Cameron Sutton, in the midst of a career year at age 27, may have had his best game of the season on Christmas Eve vs the Raiders, an effort which he capped off with a game-sealing interception. Originally a sub-package fixture, Sutton has become an every-down player for Pittsburgh, playing every defensive snap for the eighth consecutive week on Saturday night. In total, Sutton finished the game with three tackles, a pick, and a pair of passes defended, marking his third game this season with multiple passes defended.
In total, Sutton is posting career-best numbers in completion percentage allowed (48.5%), interceptions (three), and passes defended (14). Additionally, his missed tackle percentage (9.5%) and passer rating when targeted (67.3) are his best figures since 2018 and 2019 respectively, both seasons prior to his ascension to full-time starter status. Needless to say, whatever the price may be this offseason, Cam Sutton is a massive piece of what makes the Steelers’ defense function, and he must be retained at all costs. In addition to serving as the team’s top cover man on the boundary, Sutton remains a versatile slot and dime defender, capable of executing any zone coverage assignments, and virtually playing every position in the secondary when factoring in post-snap rotations.
Simply put, Cam Sutton’s don’t grow on trees, and his skillset and football IQ are not easily replaceable. With his high-level football IQ, the Steelers are able to use him as a post safety in their Inverted Cover 3, a deep 1/2 safety in their Inverted Cover 2, as well as traveling him all over the field to match the opposing team’s top receiving threats, as they did at times vs Davante Adams on Saturday night. Alongside Minkah Fitzpatrick, I strongly believe that Cam Sutton is a long-term building block in this current Steelers secondary, and should be retained on a long-term deal this offseason.
The primary element of the Steelers’ game plan in limiting Adams centered around limiting situations where he would face isolated man coverage matchups. This included times when facing the Raiders’ RPO looks, where they would choose to stay in a two-high shell, daring the Raiders to hand the ball off. Below, understanding that he has help from Minkah Fitzpatrick over the top, Cam Sutton is able to stay aggressive guarding Adams from a cut split. At the snap, Sutton flat foot reads Adams from six yards depth, squaring up at the snap and breaking in unison with Adams on the five-yard out route. Needless to say, if Carr were to have pulled this one, Sutton is likely heading the other way for an early pick-six.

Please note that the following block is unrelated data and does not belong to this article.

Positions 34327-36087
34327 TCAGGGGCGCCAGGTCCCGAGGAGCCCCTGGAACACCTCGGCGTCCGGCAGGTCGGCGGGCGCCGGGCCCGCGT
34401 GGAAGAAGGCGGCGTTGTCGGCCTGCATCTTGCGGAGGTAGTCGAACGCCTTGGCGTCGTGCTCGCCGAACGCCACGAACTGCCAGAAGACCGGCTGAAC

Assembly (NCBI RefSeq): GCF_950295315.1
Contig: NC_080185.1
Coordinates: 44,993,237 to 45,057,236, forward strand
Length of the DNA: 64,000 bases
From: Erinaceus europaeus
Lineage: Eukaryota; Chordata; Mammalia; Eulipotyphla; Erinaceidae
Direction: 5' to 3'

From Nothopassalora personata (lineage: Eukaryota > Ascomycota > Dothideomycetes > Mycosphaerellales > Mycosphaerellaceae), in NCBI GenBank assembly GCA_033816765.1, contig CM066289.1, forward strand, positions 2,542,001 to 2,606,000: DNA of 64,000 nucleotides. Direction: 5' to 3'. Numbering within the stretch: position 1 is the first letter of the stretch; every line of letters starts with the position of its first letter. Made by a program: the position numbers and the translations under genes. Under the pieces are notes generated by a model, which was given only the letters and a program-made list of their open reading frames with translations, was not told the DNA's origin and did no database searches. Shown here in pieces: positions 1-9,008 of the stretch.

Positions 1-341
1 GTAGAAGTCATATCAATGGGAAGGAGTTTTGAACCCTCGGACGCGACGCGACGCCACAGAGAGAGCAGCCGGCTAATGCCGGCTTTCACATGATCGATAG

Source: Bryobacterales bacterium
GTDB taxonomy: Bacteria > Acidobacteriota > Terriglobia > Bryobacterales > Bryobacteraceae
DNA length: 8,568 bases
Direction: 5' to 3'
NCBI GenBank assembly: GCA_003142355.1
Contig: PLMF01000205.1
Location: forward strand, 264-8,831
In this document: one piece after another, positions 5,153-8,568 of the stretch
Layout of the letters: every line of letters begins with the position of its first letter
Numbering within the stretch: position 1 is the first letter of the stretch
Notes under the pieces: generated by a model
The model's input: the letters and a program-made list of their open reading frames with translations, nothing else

As a cornerback who began his career as a sub-package exclusive defender, Sutton’s off-man coverage has always been a strong suit of his game. Below, Sutton aligns at six yards depth with outside leverage, matched up in man coverage on Mack Hollins. At the snap, Sutton weaves back inside to establish inside leverage, flipping his hips to match Hollins outside release. As Hollins plants his outside foot in the ground to break back inside, Sutton seamlessly executes a speed turn to stay in phase on the top shoulder. While he may not be the most athletic corner in the league, his movement skills, hip mobility, and footwork, are certainly among the top at his position.
Playing cornerback at any level, particularly in the NFL, great throws can, and at times, will always beat perfect coverage. With the Raiders facing third and seven on the game’s opening drive, Sutton is tasked with matching Hunter Renfrow, working out of the slot in a Cover 2 man look. Pre-snap, Sutton bluffs the Nickel blitz before opening to match the receiver with inside leverage, closing to the upfield shoulder, turning to locate the football, and diving with his offhand extended, just missing the pass breakup.
While Renfrow would ultimately turn upfield for a touchdown, as Sutton had left his feet, his technique was picture-perfect on this rep, causing Derek Carr to beat the tight coverage with a well-timed and on-target ball. I can guarantee that Teryl Austin and company won’t have too many complaints about this one, outside of a woeful tackle attempt by Tre Norwood, who could have stopped this one well shy of the end zone.
With the amount of attention the Steelers paid to Davante Adams on Saturday night, the Raiders were forced to get creative with his route tree. Below, Sutton is matched up to Adams’ side in a Cover 4 quarters look, which as any defensive coordinator will tell you, essentially becomes man coverage with any vertical release, demarcated as anything that breaks beyond five yards.
At the snap, Sutton plays from five yards depth in a side shuffle, keying the quarterback’s drop, and weaving for width and depth to maintain outside leverage vs Adams’s outside stem. As Adams breaks outside, Sutton opens his hips to match the break, cutting off Adams’s top shoulder as he breaks upfield on what appears to be an out-and-up double move. Playing from the upfield shoulder, Sutton is able to keep vision on the quarterback and break in unison with Adams as he works back toward the sideline, contesting the catch point and ensuring the ball is caught out of bounds.